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Writers of tax laws benefiting most from deduction for second homes

WASHINGTON – Only a small percentage of U.S. taxpayers benefit from the ability to deduct mortgage interest on a second home. That group just happens to include many of the people who craft the nation’s tax laws.

Members of the congressional tax-writing committees are eight times more likely than the average American to own a second home with a mortgage, casting doubt on their eagerness to curb the tax break, according to data compiled by Bloomberg News.

U.S. lawmakers are an ideal market for second homes: They’re wealthier than the typical person and they live and work in two places – their home states and Washington. That will shape their approach to revising the tax code, said Bill Allison, editorial director of the Sunlight Foundation in Washington, which promotes government transparency. “What you end up seeing out of Washington is a real disconnect between how Congress lives in Washington as one of the most affluent areas now, and how the rest of the country lives,” Allison said.

The Senate Finance and House Ways and Means committees are exploring the first rewrite of the U.S. Tax Code since 1986, and the chairmen of both panels have promised to scrutinize every tax break. As lawmakers try to lower marginal rates, that examination will include the estimated $8 billion a year that they could raise from ending the mortgage deduction for a second home.

The lawmakers will start that process coming from a different financial place than many of their constituents do. More than 40 percent of members of the House Ways and Means and Senate Finance committees have mortgages on homes other than their primary home-state residences. About 5 percent of all homes in the nation are second residences, according to the National Association of Home Builders.

Among those holding mortgages on a second home are Rep. Tom Reed, R-Corning, who owns a cottage on Keuka Lake in the Finger Lakes. “We’re like millions of Americans,” Reed said. “I have been very sensitive to recognizing mortgage deduction as a policy, a good real estate policy for America. It doesn’t sway me from a personal perspective. It’s about good policy.”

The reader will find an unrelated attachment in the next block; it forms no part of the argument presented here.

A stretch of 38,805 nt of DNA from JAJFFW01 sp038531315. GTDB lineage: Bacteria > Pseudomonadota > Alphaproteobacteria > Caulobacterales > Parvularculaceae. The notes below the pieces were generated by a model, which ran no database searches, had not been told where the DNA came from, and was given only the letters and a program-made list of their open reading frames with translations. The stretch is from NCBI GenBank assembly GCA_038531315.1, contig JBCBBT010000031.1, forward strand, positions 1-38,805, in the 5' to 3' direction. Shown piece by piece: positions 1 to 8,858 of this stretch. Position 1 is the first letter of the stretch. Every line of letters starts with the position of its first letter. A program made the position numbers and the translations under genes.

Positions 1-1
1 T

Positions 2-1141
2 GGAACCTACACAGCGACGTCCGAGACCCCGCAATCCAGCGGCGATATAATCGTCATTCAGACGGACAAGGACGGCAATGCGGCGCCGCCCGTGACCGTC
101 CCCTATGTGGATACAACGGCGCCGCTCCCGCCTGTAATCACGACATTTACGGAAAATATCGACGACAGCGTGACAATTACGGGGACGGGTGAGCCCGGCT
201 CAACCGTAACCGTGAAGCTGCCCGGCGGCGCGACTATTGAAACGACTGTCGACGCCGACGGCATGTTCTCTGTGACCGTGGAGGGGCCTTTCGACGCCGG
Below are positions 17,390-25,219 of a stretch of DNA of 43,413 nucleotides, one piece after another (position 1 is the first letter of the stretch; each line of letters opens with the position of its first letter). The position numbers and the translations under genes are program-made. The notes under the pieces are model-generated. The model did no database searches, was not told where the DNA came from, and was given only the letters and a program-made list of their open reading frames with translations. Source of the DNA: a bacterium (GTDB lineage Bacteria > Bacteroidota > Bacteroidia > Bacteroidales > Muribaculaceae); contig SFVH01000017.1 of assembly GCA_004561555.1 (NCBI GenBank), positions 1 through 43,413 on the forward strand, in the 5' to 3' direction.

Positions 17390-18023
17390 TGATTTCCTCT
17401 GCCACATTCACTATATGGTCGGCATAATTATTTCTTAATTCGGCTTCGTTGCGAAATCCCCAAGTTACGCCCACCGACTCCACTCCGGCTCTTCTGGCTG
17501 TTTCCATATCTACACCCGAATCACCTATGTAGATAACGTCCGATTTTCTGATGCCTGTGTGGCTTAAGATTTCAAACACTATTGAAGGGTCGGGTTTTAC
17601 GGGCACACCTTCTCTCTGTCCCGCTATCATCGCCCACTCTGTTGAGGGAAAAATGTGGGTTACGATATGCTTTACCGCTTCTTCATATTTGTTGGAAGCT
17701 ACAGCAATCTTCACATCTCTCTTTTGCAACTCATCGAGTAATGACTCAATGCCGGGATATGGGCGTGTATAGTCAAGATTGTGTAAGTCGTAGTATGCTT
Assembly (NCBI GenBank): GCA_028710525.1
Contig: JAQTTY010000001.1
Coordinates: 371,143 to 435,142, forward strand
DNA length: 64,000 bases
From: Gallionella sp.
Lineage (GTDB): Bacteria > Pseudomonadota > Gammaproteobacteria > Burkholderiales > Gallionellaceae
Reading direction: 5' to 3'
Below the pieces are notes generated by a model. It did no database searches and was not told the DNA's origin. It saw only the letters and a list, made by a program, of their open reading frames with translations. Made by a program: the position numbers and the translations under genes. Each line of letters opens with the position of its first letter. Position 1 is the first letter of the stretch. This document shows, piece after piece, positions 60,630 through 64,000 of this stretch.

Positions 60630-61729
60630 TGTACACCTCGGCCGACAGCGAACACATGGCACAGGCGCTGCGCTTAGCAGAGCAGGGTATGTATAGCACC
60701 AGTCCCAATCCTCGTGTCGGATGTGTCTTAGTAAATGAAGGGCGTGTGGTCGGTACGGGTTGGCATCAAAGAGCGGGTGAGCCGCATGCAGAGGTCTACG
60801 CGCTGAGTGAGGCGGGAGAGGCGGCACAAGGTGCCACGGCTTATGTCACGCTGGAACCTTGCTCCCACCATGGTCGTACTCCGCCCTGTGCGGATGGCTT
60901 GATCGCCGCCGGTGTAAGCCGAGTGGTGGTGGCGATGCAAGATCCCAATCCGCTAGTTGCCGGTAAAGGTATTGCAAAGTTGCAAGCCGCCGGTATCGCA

Reed, 41, said he and his 11 siblings inherited the lake cottage in his district from his mother. That arrangement didn’t work well, and he borrowed money to buy them out. He now owes between $100,000 and $250,000 on the cottage and between $50,000 and $100,000 on his primary home in Corning, where he was mayor before coming to Congress in 2010.

“This long-standing tradition is something that if we move away from we should do it very carefully,” he said. “And we should do it in a very well-thought-out manner.”

The mortgage interest deduction, with an estimated cost of $72 billion in forgone revenue in 2014, is one of the largest tax breaks in the Internal Revenue Code and the subject of a real estate industry lobbying campaign to protect it.

Taxpayers can deduct interest on mortgages of up to $1.1 million on as many as two homes, a “main home” where they live most of the time and a second home. At least for voting purposes, lawmakers declare their primary residences in their home states.

A rule that would constrain the deduction to primary residences would limit the break for them; a rule that limited the break to one home only would let some of them continue to benefit.

The Internal Revenue Service doesn’t require taxpayers to break out their mortgage interest by home, and the agency doesn’t have data on the cost of the break. The nonpartisan Tax Policy Center offers a rough estimate that repealing the deduction could generate $8 billion a year for the government. More than half the benefit of the mortgage interest deduction overall goes to taxpayers making between $75,000 and $200,000, according to the Tax Policy Center. It’s only available to those who itemize their deductions.

The tax break for a second home was one of the few that Mitt Romney, the 2012 Republican presidential nominee, suggested could be ended to pay for lower tax rates. It’s one of the specific ideas lawmakers offer when asked what breaks should disappear.

“If you want to know why it’s there, it’s there because of heavy lobbying,” said Dennis Ventry, a tax law professor at the University of California at Davis, who cites the influence of lawmakers from resort areas and not any real benefit in promoting homeownership. “So much of our homeownership subsidy has this component to it, this visceral symbolic component.”

Jamie Gregory, deputy chief lobbyist for the National Association of Realtors, said the “light bulb finally goes off” for lawmakers when they’re presented with data showing that 900 of the approximately 3,100 counties in the United States have more than 10 percent of their housing stock as second homes, according to the Realtors group.

“As you start walking members through that, there’s a realization that this isn’t just some flip throwaway,” he said. “I really do believe members make their decisions more based on their districts than on what’s personally best for them.”

But the break is in more jeopardy than at any time in the 27 years since Congress last revamped the tax code. Senate Finance Chairman Max Baucus, D-Mont., who doesn’t have a mortgage on his family’s primary home in Montana but does have one on his Washington townhouse, wants lawmakers to examine every tax break and is asking senators to make suggestions by Friday.

“Every provision we put back in the code,” he said, “needs to have a reason for being there.”